After spending time recently with senior Pentagon officials and other Americans involved in counter-terror-ism, I was struck by the global scope of their concerns. Above all I was reminded how different their attitudes are from those of their British counterparts, still obsessed with “community cohesion” and the “radicalisation” of young Muslims.Read the rest of it, but I've got a sad feeling the answer is easy to guess.
In Britain the views of the nonMuslim majority are largely ignored - or lead to them being branded as potential “Islamophobes”. In the United States the unthinkable and unsayable are debated openly.
Last month, for example, the Senate committee on homeland security heard evidence about the likely effects of a terrorist nuclear attack on Washington. It started with a chilling scenario: a 10-kiloton bomb in a truck beside the White House. First, the committee was told, it would kill about 100,000 people and erase a two-mile radius of mainly federal buildings. Most of the casualties would be burn victims, the majority of them African Americans who worked for the government.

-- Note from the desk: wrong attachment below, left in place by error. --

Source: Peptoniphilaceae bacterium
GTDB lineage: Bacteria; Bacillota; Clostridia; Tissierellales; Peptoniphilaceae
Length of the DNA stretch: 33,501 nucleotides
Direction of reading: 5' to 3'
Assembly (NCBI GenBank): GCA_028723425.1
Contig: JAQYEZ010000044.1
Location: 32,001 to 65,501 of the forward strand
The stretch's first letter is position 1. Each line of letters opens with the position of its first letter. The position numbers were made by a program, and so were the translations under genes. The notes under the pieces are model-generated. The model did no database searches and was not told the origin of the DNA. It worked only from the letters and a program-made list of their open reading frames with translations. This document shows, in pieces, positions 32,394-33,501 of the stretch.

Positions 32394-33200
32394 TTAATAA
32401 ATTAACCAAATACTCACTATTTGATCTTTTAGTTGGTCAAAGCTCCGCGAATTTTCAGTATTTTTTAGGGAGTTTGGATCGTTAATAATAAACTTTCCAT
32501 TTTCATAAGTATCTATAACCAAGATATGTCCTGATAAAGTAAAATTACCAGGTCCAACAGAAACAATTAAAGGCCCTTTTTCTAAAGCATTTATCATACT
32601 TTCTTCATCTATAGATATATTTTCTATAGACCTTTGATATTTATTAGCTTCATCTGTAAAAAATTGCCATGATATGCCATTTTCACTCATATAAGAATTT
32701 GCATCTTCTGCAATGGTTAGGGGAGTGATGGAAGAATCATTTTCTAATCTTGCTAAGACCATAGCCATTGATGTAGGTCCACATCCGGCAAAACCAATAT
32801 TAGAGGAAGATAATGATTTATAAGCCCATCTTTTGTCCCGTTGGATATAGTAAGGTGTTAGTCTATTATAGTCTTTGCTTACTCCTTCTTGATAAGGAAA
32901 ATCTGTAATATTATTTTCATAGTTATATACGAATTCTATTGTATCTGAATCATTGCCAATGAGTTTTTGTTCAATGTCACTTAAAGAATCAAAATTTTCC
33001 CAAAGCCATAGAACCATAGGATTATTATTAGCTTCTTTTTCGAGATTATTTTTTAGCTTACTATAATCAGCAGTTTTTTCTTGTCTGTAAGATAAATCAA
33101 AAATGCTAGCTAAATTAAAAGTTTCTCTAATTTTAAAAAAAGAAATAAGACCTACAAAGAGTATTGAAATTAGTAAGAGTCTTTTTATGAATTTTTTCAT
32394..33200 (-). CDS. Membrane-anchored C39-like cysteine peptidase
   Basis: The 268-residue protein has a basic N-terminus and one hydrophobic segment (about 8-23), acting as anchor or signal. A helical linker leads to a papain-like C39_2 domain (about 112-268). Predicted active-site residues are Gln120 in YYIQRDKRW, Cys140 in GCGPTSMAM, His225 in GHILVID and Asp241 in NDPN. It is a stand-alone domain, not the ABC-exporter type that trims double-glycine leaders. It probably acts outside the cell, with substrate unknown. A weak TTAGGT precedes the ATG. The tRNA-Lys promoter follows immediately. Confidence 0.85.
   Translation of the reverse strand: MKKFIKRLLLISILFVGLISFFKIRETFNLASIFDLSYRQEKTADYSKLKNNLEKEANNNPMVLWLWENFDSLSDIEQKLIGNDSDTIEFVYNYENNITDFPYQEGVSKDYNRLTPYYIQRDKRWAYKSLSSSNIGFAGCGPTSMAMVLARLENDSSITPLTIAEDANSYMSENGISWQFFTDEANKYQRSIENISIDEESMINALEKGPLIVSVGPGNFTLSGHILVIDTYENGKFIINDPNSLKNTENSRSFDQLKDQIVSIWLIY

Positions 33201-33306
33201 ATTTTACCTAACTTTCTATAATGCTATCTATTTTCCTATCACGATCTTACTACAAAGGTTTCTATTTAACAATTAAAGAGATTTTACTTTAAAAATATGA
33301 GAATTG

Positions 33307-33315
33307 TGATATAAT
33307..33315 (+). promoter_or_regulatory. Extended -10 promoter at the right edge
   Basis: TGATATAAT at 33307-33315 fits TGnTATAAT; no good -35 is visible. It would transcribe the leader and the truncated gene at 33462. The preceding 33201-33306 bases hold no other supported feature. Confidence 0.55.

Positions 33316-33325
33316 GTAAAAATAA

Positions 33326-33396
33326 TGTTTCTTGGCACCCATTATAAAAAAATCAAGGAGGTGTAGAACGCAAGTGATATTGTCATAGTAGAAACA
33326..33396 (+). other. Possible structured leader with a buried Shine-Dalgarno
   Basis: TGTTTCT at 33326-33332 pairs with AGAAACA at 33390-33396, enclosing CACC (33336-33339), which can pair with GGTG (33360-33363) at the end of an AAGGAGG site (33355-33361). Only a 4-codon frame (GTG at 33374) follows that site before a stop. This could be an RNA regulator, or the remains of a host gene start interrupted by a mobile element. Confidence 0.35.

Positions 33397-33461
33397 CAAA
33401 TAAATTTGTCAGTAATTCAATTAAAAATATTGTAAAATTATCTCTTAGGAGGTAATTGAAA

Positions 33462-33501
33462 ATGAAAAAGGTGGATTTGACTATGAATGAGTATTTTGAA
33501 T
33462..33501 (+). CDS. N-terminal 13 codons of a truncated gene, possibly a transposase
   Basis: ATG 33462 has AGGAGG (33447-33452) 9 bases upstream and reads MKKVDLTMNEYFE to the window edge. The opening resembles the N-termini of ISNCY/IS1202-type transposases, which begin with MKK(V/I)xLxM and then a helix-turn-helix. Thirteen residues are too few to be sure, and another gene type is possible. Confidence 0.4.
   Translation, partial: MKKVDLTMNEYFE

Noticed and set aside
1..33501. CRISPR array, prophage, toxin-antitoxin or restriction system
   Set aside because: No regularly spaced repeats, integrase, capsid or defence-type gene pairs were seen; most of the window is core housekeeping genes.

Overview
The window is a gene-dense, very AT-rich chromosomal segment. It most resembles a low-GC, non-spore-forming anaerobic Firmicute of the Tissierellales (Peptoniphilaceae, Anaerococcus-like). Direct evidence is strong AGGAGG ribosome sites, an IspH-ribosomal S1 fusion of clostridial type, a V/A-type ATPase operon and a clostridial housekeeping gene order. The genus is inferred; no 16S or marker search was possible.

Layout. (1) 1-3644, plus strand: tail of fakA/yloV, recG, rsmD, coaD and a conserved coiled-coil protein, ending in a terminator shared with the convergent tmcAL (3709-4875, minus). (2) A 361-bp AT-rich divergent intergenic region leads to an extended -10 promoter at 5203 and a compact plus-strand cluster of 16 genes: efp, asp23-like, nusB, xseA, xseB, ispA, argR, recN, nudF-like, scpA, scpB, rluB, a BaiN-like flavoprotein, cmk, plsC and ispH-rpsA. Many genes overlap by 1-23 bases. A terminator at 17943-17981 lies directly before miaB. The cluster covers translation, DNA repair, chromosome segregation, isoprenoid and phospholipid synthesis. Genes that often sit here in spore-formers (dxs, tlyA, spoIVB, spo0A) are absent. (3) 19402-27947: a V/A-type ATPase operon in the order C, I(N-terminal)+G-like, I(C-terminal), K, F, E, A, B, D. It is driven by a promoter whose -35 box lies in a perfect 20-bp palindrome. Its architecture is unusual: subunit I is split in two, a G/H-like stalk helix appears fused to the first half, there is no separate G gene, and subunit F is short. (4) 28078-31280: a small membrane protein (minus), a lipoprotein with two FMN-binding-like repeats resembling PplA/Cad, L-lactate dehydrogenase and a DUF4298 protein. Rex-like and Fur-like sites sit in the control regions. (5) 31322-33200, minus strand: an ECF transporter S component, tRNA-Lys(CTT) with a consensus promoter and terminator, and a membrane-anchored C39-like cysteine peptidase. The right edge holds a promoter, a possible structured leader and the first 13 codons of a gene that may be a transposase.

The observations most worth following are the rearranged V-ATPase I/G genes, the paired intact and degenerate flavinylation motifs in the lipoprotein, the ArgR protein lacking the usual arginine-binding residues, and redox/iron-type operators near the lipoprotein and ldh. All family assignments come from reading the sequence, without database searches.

About 95% of them would die in agony, because capacity to treat such cases is limited to about 1,500. Since the winds blow west to east, the ensuing radioactive plume would drift towards the poor black neighbourhoods of the capital’s southeast, where there is only one hospital. Joe Lieberman, chairman of the committee, concluded: “Now is the time to ask the tough questions and then to get answers as best we can.”
I can’t help wondering what preparations for such a nightmare scenario are being made here in Britain. Does anyone know if our parliamentarians are asking similar questions?
Via Hot Air Headlines.